Laser resurfacing can help you reduce the appearance of scars, wrinkles and skin damage — but it doesn’t work for everyone. They can be expensive (the average price currently runs between $1200 and $2200, according to the American Society of Plastic Surgeons), and there is a risk of creating permanent skin discoloration or scarring, especially if you have darker skin.

Fortunately, there are other treatment options to help you achieve similar results on your face, and many of these treatments can be used either alongside laser skin resurfacing or on their own to help improve your look. Discuss these potential options with your doctor to determine the right course of treatment to get you the beautiful skin you’re craving:

  • Dermabrasion. This treatment is the most similar to a laser treatment except instead of using laser light to burn away the layers of skin, a special brush is used to sand away the outer layers. This treatment will require a similar recovery time as using an ablative CO2 laser; it will take more than a week for the raw, red look and scabbing to decrease. Dermabrasion also costs significantly less than an ablative laser treatment at an average of $1200, according to the American Society of Plastic Surgeons.
  • Microdermabrasion. Consider this your alternative to the non-ablative or fractional laser. In this kinder, gentler version of dermabrasion, your face is sandblasted with tiny crystals that wear away the outer layer of skin. It’ll make subtle changes, and you’ll likely need several treatments to get more dramatic results.
  • Botox. Botulin toxin (a poison that paralyzes the nerves) is injected — usually into forehead and the space between the eyes — which relaxes the muscles and renders them unable to move and deepen the furrows. To keep the effect going, you’ll need to go back every few months for another treatment. This treatment works on fine lines, but won’t help with scarring or sun damage. It’s a treatment that many doctors combine with laser resurfacing to improve the look of your face. “The basic issue with wrinkles is hills and valleys — for treatment you either have to take down the hills or fill up the valleys,” says Josh Korman, MD, FACS, a plastic surgeon in Mountain View, Calif. “Often there are greater benefits from combination therapy.”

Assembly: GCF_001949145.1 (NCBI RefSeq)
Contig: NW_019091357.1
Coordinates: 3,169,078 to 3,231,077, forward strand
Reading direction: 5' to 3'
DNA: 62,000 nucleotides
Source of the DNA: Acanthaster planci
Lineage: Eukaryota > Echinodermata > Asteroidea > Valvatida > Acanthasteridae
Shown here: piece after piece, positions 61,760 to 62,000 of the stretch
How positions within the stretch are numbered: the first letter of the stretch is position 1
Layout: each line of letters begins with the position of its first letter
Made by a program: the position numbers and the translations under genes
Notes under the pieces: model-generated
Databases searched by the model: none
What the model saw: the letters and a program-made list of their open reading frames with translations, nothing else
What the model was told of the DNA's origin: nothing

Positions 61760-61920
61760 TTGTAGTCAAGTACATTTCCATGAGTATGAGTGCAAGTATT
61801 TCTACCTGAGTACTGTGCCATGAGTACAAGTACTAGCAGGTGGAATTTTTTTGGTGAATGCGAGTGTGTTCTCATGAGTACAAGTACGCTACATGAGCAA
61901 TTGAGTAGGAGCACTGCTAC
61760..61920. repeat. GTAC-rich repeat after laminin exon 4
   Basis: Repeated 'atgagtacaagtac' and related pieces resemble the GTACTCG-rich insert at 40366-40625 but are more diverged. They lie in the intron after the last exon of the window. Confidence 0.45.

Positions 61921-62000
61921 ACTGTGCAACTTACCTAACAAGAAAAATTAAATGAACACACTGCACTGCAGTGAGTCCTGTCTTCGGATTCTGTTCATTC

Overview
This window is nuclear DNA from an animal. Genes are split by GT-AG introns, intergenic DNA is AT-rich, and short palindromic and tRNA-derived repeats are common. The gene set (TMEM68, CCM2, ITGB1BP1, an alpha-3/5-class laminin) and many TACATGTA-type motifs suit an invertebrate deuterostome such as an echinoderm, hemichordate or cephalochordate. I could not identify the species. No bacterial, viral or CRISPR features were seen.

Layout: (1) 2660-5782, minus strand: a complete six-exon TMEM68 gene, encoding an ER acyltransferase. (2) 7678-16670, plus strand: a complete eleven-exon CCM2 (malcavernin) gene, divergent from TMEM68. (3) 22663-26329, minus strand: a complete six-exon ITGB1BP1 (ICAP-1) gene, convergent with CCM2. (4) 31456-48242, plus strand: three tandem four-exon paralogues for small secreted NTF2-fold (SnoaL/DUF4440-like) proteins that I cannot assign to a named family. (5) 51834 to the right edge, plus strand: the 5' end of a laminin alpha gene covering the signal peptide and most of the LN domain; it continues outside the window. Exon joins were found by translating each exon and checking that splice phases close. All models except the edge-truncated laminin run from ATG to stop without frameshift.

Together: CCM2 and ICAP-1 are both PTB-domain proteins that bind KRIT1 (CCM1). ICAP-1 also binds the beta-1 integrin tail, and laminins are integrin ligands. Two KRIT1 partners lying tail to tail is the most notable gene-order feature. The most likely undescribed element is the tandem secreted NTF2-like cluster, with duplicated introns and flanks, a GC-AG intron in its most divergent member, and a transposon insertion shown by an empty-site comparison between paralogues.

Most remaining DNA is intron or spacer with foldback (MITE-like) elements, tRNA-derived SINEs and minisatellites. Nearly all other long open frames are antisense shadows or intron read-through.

• Chemical Peels. A potent mix of chemicals is applied to the skin to burn away layers of skin, which will regrow and heal to give you a smoother appearance. Chemical peels cost, on average, $653, according to the American Society of Plastic Surgery. However, these typically need to be repeated at least annually to maintain the results.
  • Fillers. Collagen and other fillers are injected into the wrinkles or even acne scars to help plump them up temporarily. This is another treatment that will need to be repeated every few months to keep the effect, and it has no impact on dark spots or sun damage.
  • Facelift. The doctor surgically removes extra fat and skin from your face, tightening it and making it appear more youthful. It’s the most expensive option of the alternatives, requires several weeks of healing and it won’t treat any scarring or freckling.
  • Surgery. Severe scarring from acne could be removed with a surgical technique called a “punch excision,” where the acne scar is removed and the area is either sutured shut or treated with a skin graft.
  • Retinoid creams. The least invasive treatment out there, retinoid creams can be bought over the counter and applied to help gradually reduce the appearance of fine lines and small scars, freckles or other imperfections. They will need to be used continuously in order to maintain the results.
  • Energy-based Treatments. To help treat acne scars, the affected areas are treated with a pulsed light or radiofrequency, to help encourage the growth of new skin.
  • Bleaching creams. These potent medications can be applied to dark spots, to help freckles or other spots fade away.
  • Once you’ve chosen the right treatment(s)